Mar del Plata, Argentina -- The Fourth Summit
of the Americas provided the leaders of the Western Hemisphere
an important opportunity for dialogue, and it reached a
successful conclusion, according to Assistant Secretary
of State for Western Hemisphere Affairs Thomas Shannon.
President Tabare Vazquez, top left, and
U.S. President George W. Bush shown in
a Summit of the Americas group photo.
Leaders from the 34 democratic nations
of the Western Hemisphere convened at
the summit November 4-5 in Mar del Plata
to address the region's political, economic
and social challenges. During the summit,
United States and Uruguay strengthened
their trade and investment ties by signing
a Bilateral Investment Treaty (BIT). Presidents
Vazquez and Bush met privately following
the summit's First Plenary Session in
preparation for the signing of the BIT
by Assistant Secretary of State for Western
Hemisphere Affairs Thomas A. Shannon and
Uruguayan Foreign Minister Reinaldo Gargano.
article). Also pictured above, are
the president of Bolivia Eduardo Rodriguez,
bottom left, and Vice President Alberto
Diaz Lobo of Honduras, top right. (White
House photo by Paul Morse)
The summit -- which took place November
4-5 in Mar del Plata, Argentina -- brought together leaders
of the 34 democratic nations of the hemisphere for discussions
on common political, economic and social problems facing
President Bush joined other leaders at the
summit, but because he is visiting Brazil November 5-6 at
the invitation of Brazilian President Luiz Inacio Lula da
Silva, the U.S. president left Argentina for Brazil, as
scheduled, at approximately 3:30 p.m. on November 5. (See
"From our point of view, it was a very,
very interesting summit, with a very fruitful and fluid
dialogue," Shannon told reporters at a November 5 briefing.
"The leaders came here with the idea to advance a common
agenda in terms of democracy and economic development, and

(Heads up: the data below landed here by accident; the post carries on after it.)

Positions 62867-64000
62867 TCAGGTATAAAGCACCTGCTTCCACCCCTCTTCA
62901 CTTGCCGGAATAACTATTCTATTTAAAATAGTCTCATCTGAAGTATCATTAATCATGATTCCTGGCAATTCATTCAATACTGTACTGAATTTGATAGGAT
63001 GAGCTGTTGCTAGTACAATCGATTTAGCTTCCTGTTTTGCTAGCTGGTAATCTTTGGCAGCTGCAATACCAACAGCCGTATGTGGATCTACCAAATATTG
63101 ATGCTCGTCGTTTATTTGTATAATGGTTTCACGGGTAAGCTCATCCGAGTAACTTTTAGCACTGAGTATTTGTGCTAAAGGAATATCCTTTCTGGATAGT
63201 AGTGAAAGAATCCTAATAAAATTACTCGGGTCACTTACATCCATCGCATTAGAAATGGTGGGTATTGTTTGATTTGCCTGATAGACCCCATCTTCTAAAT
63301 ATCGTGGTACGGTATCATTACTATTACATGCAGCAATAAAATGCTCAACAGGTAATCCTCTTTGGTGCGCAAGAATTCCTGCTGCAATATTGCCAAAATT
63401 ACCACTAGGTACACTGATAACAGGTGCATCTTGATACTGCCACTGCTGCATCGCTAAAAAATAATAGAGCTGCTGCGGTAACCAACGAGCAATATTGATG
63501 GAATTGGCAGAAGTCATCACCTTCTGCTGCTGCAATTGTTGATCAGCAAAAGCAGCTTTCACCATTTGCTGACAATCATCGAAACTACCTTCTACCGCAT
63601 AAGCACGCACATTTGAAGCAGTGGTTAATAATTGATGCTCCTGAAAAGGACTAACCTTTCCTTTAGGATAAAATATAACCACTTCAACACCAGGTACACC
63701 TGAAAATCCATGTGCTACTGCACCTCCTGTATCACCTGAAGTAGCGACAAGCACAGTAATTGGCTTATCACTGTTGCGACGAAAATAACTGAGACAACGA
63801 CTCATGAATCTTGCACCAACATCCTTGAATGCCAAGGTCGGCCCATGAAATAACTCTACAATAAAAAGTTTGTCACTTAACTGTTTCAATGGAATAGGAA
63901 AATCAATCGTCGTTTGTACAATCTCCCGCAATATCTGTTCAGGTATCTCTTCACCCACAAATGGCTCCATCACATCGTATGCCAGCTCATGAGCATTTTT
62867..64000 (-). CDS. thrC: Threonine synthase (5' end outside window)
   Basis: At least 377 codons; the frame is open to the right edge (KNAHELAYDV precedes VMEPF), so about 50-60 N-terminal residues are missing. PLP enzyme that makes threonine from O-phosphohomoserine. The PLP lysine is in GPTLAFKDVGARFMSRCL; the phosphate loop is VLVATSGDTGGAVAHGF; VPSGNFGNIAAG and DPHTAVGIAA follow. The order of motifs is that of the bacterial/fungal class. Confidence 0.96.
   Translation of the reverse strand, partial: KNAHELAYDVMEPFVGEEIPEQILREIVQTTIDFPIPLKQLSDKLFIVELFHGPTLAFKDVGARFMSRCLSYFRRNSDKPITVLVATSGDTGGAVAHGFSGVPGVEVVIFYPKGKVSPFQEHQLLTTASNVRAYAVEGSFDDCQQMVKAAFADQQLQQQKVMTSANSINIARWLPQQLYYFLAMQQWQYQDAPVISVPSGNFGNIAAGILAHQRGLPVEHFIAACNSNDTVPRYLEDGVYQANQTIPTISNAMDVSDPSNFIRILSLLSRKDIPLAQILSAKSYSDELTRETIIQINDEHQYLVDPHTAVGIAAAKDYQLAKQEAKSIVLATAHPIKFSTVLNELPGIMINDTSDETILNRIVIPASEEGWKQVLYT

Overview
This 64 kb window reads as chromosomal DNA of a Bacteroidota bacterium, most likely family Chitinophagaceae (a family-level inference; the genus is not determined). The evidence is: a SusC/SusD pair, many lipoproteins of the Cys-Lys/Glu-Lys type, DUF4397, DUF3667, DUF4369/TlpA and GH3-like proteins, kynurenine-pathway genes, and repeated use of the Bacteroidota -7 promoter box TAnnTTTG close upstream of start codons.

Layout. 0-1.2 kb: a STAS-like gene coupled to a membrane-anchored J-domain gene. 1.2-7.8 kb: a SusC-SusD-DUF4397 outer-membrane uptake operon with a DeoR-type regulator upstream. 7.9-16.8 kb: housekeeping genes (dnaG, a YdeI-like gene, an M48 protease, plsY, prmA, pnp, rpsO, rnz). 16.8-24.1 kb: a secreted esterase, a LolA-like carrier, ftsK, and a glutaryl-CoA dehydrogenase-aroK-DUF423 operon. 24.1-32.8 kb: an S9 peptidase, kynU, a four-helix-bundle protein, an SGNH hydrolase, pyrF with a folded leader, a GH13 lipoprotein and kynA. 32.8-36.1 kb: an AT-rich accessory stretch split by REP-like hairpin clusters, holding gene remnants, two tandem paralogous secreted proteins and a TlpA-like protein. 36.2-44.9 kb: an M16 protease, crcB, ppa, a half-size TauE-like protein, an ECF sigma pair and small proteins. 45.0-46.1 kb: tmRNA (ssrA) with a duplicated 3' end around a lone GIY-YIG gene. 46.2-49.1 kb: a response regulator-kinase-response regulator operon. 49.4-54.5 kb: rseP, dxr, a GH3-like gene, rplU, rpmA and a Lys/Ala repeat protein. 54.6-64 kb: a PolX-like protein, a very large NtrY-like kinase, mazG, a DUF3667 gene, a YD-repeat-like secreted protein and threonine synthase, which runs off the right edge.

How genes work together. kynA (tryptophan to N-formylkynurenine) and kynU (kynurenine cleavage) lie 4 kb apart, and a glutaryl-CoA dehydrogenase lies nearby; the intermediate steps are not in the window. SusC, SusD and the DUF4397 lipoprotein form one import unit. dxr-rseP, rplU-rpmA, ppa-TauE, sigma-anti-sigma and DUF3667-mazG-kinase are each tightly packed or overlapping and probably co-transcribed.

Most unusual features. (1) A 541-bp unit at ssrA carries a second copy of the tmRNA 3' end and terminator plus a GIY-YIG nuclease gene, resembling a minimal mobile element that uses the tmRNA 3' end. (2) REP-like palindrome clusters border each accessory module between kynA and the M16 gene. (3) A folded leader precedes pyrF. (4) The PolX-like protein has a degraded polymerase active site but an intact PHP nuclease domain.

I believe they achieved important advances in these two
The State Department official indicated
that the declaration that emerged from the summit was a
"good" one. He also said that communiqués
released regarding Haiti, Nicaragua, Bolivia, Ecuador and
the current round of World Trade Organization (WTO) negotiations
were "very important." Shannon explained that
the communiqués highlighted hemispheric leaders'
support for countries undergoing democratic transitions
while also sending a strong message prior to the upcoming
WTO meetings about the importance of concluding the current
round of talks. (See USA
and the WTO.)
In addition, Shannon said, the summit was
particularly important because the debate between the leaders
"was very, very useful to identify points of consensus
and areas where there is not yet consensus."
Among the areas where consensus does not
yet exist is the pace of efforts to create a proposed Free
Trade Area of the Americas (FTAA). (See Free
Trade Area of the Americas.)
"We all left with the idea that there
is a common goal, and a bit of disagreement as to the pace
to advance toward this goal, particularly with respect to
free trade," Shannon said.
He noted that while 29 of the 34 regional
democracies are prepared to move forward immediately toward
the creation of an FTAA, Brazil, Argentina, Uruguay, Paraguay
and Venezuela are not.
Shannon pointed out that Venezuelan President
Hugo Chavez was the only leader to oppose the free-trade
accord on ideological grounds, while the other opposing
nations -- which comprise the Mercosur trading bloc -- suggested
that the right conditions do not yet exist to move forward
with the FTAA.
However, Shannon emphasized that the Mercosur
nations remain open to participating in FTAA talks in the
Shannon said that progress in the upcoming
WTO talks, particularly in the area of agricultural subsidies,
could present an opportunity for further progress on the
FTAA. In the meantime, the State Department official said,
the Western Hemisphere emerged from the summit a "winner."
"We had a debate that was necessary
to have," he added.
During the summit, the United States and
Uruguay strengthened their trade and investment ties by
signing a Bilateral Investment Treaty on November 4, 2005.
(See related article)
For more information, see Summit
of the Americas.
Washington File Staff Writer